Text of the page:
The following two lighting objects are created by designer, architect, and artist Johanna Grawunder. She designed them for the exhibition called “Big Sky” which she showed together with Carpenters Workshop Gallery in Paris. She cited American landscapes as the inspiration for her designs. They show, how Johanna Grawunder transforms her impressions of the vast Texas plains, rolling hills, and endless fields into minimalist and abstract works of art.

'Prism', 2012, Johanna Grawunder
© Johanna Grawunder, ‘Prism’, 2012 from the series ‘Big Sky’ – A collection of limited edition lights and furniture
Johanna Grawunder, ‘Box 02’, 2012 from the series ‘Big Sky’ – A collection of limited edition lights and furniture
© Johanna Grawunder, ‘Box 02’, 2012 from the series ‘Big Sky’ – A collection of limited edition lights and furniture

Random Inspiration – The many possibilities of the line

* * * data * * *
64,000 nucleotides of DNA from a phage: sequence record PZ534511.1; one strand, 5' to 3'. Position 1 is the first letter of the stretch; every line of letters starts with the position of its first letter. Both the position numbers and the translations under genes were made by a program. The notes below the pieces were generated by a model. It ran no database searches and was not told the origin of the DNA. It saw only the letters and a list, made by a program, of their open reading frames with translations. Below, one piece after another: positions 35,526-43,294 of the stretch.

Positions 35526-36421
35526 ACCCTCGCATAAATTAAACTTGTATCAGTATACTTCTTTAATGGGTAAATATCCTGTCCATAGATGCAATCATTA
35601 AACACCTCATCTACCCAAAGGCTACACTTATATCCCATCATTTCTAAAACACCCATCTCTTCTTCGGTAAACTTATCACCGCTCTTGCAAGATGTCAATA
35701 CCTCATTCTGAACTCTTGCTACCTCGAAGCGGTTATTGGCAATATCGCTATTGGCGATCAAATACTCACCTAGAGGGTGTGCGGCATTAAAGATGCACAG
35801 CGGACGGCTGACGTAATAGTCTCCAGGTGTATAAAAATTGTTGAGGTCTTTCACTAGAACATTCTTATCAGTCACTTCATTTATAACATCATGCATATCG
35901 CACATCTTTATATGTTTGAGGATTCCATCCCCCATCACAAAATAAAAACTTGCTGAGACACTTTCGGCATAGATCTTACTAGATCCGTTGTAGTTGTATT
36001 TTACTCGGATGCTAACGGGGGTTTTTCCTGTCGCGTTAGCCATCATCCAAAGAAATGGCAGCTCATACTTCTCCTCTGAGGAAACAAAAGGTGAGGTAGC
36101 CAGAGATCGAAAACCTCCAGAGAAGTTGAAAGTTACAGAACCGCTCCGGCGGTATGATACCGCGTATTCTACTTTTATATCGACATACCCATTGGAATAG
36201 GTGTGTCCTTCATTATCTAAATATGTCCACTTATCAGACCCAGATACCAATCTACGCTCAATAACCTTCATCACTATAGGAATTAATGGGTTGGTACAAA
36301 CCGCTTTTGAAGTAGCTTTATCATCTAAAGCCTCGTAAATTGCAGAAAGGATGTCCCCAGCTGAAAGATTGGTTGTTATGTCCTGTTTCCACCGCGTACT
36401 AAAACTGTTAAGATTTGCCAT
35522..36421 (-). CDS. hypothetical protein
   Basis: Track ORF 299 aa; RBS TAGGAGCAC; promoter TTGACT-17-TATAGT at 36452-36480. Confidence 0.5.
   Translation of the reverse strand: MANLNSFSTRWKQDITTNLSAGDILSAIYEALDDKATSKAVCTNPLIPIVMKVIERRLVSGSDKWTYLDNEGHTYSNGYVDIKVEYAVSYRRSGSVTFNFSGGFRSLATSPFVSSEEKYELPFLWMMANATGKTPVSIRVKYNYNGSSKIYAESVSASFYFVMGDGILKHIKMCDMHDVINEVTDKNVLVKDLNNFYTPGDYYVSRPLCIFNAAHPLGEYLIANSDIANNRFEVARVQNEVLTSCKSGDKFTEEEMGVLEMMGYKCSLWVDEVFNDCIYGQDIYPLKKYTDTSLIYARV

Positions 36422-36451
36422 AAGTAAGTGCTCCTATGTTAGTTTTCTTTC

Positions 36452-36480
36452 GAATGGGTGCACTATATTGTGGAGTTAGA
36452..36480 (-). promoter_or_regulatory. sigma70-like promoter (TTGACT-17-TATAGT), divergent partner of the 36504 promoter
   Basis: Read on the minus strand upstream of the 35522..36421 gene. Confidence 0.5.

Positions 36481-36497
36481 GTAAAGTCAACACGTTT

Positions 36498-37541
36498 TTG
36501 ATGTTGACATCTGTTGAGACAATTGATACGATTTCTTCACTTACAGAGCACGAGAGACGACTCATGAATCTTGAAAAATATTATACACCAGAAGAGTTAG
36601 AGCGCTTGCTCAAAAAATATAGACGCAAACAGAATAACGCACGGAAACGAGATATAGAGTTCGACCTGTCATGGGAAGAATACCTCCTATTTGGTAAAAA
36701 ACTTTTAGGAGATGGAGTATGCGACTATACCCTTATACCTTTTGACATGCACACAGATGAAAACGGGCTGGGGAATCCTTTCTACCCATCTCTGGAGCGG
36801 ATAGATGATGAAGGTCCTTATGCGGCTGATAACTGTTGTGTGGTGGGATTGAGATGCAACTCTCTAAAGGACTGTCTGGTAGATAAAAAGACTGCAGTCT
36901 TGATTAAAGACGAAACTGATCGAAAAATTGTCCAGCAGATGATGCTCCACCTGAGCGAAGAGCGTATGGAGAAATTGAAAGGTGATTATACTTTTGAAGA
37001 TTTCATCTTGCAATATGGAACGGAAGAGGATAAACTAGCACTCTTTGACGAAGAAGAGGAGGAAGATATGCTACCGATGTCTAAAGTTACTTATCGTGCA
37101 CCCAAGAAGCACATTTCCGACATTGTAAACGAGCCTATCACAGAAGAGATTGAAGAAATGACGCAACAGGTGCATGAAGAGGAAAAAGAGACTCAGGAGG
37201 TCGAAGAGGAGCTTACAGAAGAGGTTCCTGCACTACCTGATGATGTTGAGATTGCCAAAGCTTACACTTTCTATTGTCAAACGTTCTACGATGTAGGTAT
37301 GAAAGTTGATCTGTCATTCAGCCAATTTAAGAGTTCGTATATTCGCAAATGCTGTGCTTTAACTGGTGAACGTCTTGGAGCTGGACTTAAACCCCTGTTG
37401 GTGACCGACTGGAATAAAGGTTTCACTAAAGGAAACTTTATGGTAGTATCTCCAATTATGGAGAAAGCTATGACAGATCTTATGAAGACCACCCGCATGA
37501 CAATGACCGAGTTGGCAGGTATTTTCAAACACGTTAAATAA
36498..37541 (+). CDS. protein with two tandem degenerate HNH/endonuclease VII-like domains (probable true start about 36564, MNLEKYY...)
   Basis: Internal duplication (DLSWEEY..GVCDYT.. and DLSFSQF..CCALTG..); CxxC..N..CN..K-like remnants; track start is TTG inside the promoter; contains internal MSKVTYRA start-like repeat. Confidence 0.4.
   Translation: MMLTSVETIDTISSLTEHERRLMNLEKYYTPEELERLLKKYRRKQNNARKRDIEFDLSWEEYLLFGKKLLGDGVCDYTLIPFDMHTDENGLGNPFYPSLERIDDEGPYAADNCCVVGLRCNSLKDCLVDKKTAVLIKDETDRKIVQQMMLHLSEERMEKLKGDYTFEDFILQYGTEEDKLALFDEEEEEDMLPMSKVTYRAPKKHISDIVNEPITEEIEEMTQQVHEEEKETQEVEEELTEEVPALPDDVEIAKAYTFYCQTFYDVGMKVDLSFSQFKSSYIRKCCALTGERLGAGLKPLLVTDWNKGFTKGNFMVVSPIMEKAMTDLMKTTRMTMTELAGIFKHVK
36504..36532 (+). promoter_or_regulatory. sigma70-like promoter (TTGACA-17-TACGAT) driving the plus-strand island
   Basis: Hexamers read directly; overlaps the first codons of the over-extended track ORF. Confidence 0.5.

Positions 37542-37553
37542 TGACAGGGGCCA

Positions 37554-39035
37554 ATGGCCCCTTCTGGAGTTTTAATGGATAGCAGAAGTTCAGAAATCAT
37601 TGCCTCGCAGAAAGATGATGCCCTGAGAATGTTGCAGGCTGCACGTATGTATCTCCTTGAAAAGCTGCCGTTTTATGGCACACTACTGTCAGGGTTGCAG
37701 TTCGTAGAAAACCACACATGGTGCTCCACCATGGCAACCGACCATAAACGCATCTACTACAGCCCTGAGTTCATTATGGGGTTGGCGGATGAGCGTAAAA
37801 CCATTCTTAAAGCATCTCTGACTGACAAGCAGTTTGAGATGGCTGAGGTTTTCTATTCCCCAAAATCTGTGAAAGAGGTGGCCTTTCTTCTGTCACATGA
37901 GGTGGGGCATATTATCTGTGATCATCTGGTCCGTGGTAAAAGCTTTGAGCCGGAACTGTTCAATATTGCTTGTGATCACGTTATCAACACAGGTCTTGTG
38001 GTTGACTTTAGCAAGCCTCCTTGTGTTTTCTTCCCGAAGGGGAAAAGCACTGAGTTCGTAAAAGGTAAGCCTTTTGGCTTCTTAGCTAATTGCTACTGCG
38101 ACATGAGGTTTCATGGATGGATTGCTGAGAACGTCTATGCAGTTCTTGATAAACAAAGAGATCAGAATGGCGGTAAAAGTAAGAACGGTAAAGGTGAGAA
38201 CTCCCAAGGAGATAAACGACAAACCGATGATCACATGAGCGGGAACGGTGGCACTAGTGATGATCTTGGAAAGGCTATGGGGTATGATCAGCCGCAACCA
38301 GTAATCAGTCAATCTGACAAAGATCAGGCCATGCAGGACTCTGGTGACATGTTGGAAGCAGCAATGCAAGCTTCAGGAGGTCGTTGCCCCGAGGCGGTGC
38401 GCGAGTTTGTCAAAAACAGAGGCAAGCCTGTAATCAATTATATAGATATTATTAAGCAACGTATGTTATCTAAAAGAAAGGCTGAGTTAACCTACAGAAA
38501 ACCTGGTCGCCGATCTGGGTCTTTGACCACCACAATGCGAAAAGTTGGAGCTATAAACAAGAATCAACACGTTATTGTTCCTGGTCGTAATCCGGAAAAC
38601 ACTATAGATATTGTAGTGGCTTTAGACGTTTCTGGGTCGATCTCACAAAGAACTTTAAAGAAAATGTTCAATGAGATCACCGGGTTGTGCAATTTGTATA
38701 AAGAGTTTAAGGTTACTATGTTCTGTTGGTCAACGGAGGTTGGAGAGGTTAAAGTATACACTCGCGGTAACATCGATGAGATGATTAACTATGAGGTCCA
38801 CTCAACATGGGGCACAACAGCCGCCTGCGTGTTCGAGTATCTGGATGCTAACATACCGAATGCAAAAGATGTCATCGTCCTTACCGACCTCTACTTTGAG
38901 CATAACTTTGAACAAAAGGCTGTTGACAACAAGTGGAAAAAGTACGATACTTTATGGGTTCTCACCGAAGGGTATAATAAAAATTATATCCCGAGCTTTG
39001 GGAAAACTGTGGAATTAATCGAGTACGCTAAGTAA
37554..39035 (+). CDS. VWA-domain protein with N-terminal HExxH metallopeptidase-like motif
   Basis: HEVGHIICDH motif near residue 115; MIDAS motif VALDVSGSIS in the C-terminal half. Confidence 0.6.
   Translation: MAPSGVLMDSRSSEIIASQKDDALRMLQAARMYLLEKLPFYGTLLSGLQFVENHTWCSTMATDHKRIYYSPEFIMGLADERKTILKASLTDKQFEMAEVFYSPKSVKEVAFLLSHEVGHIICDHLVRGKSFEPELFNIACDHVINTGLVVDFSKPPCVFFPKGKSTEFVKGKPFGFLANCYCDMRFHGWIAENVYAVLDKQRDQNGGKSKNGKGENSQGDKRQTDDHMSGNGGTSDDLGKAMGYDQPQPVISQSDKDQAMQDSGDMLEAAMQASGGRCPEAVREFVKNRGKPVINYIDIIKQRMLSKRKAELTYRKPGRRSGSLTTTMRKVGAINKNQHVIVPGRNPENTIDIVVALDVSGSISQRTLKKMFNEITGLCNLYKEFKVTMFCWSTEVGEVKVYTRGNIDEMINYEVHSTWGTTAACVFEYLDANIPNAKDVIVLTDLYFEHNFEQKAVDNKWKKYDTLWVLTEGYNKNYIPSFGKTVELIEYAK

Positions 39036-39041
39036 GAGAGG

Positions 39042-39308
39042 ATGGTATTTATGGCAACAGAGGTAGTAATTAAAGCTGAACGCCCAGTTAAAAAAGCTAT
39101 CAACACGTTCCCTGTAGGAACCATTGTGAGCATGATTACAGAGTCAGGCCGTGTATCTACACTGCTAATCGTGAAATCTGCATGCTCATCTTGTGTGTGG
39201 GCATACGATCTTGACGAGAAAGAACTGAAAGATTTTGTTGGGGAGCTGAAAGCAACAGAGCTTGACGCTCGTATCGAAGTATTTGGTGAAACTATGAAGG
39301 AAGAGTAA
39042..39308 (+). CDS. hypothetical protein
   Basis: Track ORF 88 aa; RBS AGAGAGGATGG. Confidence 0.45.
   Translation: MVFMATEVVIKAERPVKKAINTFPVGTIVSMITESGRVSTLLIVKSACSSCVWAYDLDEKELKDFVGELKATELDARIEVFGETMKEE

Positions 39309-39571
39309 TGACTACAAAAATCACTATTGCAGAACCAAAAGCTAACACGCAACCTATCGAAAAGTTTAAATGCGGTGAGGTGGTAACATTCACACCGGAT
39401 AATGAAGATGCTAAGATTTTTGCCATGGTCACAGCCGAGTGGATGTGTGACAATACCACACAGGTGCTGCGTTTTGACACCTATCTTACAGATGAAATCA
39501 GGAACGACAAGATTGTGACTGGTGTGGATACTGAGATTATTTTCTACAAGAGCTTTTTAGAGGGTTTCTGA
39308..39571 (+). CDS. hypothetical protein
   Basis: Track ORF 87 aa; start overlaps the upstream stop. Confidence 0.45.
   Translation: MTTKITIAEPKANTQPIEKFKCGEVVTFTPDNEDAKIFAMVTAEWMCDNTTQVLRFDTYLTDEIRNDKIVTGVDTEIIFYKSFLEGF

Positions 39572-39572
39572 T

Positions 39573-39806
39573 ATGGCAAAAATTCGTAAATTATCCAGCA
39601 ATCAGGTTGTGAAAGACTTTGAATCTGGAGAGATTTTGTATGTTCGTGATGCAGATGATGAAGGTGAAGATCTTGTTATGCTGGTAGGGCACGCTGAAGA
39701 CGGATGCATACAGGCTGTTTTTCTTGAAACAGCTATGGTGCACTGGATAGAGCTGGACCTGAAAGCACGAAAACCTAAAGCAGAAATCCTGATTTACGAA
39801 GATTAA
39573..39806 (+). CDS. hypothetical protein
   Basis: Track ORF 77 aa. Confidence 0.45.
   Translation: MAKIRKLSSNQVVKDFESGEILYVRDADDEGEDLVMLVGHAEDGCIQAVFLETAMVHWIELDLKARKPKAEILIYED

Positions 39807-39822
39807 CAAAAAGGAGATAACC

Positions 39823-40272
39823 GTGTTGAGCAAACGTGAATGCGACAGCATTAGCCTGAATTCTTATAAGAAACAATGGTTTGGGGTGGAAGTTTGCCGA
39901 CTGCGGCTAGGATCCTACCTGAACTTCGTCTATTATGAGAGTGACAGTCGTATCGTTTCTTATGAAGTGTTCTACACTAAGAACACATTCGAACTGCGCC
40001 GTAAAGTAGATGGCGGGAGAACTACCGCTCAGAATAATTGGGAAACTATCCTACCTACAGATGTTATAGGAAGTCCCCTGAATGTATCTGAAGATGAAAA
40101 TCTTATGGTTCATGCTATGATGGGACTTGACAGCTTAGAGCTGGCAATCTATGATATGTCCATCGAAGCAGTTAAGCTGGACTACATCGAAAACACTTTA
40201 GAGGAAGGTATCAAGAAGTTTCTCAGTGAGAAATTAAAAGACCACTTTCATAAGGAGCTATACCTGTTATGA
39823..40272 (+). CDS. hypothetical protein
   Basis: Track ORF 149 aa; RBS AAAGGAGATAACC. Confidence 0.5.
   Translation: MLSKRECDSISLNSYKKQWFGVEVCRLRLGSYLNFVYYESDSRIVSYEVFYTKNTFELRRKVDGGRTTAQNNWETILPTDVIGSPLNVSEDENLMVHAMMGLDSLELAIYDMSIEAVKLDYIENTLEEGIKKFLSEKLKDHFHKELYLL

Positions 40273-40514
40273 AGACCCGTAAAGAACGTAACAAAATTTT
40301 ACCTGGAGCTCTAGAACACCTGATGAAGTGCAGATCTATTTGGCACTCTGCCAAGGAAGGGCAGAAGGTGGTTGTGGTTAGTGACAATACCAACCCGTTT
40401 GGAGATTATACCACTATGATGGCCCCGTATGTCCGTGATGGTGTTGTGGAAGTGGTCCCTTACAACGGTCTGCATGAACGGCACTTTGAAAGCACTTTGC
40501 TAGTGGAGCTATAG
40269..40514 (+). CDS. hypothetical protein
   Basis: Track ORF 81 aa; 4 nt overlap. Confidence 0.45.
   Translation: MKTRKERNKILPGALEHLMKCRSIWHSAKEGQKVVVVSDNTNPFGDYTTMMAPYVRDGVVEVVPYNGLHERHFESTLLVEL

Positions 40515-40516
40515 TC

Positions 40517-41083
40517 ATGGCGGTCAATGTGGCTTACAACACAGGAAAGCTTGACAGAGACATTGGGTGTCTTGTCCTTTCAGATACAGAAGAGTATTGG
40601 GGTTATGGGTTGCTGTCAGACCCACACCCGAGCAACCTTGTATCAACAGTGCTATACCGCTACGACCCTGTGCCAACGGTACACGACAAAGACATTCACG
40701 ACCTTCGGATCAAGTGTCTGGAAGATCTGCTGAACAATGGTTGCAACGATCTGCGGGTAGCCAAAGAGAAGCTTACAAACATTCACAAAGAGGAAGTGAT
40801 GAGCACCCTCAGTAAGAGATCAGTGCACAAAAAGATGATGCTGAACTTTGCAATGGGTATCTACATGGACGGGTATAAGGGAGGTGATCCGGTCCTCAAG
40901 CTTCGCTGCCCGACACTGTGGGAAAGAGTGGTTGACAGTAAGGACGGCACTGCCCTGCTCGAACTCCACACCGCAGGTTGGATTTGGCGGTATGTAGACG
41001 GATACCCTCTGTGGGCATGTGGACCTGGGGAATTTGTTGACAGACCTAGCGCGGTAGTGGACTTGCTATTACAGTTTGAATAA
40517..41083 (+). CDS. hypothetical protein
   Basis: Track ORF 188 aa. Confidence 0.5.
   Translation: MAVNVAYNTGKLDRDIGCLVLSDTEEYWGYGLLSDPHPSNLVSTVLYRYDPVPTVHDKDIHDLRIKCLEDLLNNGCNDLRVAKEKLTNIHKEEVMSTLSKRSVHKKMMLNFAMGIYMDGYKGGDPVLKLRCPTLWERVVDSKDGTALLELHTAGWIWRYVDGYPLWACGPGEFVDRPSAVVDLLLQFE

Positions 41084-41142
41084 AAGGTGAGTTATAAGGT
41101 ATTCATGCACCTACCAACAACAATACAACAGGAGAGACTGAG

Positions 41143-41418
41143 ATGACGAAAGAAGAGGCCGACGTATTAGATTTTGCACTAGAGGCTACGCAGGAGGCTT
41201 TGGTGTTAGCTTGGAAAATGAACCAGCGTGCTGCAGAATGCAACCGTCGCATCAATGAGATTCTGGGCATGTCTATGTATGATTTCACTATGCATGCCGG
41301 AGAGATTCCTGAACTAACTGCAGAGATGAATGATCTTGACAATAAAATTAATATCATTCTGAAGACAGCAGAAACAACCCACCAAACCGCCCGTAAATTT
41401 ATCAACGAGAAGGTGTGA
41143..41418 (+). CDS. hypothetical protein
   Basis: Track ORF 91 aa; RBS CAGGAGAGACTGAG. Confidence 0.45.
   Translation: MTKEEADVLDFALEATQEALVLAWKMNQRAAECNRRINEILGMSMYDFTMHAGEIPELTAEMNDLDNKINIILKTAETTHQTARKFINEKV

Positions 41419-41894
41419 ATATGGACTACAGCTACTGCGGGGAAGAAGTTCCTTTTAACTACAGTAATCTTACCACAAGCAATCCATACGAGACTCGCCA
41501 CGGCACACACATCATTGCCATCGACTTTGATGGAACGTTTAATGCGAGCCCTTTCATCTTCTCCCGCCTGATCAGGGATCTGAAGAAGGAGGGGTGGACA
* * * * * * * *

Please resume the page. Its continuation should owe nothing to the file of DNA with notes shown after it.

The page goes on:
In the following images, the line plays a crucial role. Lines are a fundamental element in art. Lines can come in a variety of shapes and thicknesses, from thin, delicate strokes to bold, expressive linework. They can be both straight and curved, and their arrangement can convey symmetry, dynamism, or tranquility.

In his work Open No.22, Robert Motherwell (Image 4) skillfully breaks up the monochrome color surface with one geometric line, resulting in an interesting interaction between color and form. Motherwell (b. 1915) was actually an Abstract Expressionist painter, but had a minimalist aesthetic in many of his works, as so often with other representatives of the movement.

When a line closes, it forms a shape – as in this beautiful, abstract sculpture by an unknown Cambridge sculptor (Image 5) from 1980. The shape is reminiscent of the works of Barbara Hepworth. The image is from Beton Brut Gallery, whose curation I always admire.